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Stamm. Komp. G.E.B. 7

Article about: I found this item in my grandfather's desk and was told it is a WWII German dog tag. I assume that the information on the disc includes a unit, soldier ID number and possibly blood type. My

  1. #1
    Shellie
    ?

    Default Dog Tag Stamm. Komp. G.E.B. 7

    I found this item in my grandfather's desk and was told it is a WWII German dog tag. I assume that the information on the disc includes a unit, soldier ID number and possibly blood type.

    My grandfather was not in the military. He owned a tavern in the 1940's and many soldiers came by the tavern while they were on leave and visiting home. I assume that is how he ended up with this tag. My grandfather is deceased and no one in the family recalls who gave this tag to him.

    I have no idea if this is real or fake. If it is real, I am curious about the soldier it belonged to. Is there enough information on this tag to identify the owner?

    Also, I would like to know where I can learn more about the unit stamped on the tag.

    Thank You

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    Last edited by Shellie; 02-23-2010 at 03:48 AM.

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  3. #2
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    Default Re: Stamm. Komp. G.E.B. 7

    Hi Shellie,

    That's certainly real and it's actually quite a nice example of a regular infantryman's identity disc; the marking stands for:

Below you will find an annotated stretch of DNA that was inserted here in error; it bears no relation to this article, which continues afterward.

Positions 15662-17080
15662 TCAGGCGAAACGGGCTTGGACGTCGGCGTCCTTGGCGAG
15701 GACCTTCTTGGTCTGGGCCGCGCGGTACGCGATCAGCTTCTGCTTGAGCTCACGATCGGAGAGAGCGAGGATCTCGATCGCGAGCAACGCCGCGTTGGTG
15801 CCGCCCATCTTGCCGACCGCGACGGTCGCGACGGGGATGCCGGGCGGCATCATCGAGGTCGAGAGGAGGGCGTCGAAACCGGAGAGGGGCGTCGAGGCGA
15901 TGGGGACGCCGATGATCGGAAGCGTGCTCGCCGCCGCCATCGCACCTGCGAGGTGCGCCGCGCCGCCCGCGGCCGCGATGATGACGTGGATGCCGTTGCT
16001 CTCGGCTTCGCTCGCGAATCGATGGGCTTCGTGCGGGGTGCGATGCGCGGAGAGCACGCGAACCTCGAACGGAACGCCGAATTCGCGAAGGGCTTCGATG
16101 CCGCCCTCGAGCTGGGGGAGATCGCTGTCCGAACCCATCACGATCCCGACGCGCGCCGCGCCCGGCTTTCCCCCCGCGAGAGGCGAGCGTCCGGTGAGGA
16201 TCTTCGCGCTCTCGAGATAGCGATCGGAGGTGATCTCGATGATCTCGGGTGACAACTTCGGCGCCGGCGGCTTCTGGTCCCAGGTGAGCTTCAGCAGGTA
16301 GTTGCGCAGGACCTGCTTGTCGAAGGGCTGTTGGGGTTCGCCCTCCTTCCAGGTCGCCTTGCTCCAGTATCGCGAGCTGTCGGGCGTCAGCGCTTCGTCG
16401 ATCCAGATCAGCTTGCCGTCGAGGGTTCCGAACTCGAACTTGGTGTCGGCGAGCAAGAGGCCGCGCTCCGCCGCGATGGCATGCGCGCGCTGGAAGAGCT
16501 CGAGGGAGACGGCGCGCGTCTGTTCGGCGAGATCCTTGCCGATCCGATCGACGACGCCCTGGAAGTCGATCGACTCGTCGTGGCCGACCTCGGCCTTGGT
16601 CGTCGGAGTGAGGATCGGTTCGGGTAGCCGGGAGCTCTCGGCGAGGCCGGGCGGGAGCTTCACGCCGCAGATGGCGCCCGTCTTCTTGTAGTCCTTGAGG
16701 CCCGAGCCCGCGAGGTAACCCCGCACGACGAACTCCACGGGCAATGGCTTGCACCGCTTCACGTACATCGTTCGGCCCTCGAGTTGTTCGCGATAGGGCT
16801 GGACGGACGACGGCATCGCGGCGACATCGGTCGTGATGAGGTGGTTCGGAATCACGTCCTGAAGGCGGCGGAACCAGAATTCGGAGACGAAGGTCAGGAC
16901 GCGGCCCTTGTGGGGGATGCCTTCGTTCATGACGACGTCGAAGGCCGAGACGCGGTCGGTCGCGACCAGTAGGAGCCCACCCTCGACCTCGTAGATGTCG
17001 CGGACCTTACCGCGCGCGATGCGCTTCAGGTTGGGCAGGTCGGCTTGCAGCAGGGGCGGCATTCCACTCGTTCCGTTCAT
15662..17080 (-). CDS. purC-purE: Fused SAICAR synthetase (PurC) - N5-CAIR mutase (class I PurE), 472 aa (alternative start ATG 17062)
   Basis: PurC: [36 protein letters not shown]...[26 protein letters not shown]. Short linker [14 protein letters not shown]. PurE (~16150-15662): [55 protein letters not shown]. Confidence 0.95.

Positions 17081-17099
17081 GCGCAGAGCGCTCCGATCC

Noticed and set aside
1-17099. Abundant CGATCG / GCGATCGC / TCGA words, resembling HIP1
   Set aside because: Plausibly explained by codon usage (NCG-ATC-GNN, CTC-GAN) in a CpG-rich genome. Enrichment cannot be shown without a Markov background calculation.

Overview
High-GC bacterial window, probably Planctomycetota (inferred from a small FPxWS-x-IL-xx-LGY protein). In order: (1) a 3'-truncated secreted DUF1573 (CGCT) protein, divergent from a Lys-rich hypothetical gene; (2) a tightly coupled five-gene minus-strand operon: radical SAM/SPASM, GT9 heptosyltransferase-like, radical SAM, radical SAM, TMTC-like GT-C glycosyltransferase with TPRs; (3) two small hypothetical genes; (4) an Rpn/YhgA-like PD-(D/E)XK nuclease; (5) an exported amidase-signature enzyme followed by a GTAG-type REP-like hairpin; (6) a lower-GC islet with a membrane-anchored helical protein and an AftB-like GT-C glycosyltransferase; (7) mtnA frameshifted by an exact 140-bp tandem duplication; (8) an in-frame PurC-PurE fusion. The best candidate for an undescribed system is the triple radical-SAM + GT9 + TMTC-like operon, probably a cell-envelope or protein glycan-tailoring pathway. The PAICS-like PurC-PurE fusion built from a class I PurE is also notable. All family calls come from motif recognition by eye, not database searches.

Stammkompanie-Grenadier-Ersatz-Bataillon 7

    or 'Root' Company, Greandier Replacement Battalion 7

    9214 was his roster number, and B his blood group; the Rh factor was only discovered in 1940, but it seems was never commonly tested for during the war.

    Because it's 'Grenadier', instead of 'Infanterie', we know the soldier to whom the disc belonged entered the military after 7. November 1942, when the designation change was made. From late 1942 on G.E.B. 7 was stationed in Schweidnitz. It nominally provided replacement troops to:

    Grenadier-Regimenter: 7; 461; 472; 526 (I.); 677; 728 (I.); 1066

    Of course troops were actually sent where they were needed so he could have gone to any Grenadier-Regiment in truth. Of course service records are still personal information so are protected by privacy laws so there's no way to learn just who once owned the disc.
    Ohhhhh- pillage then burn...

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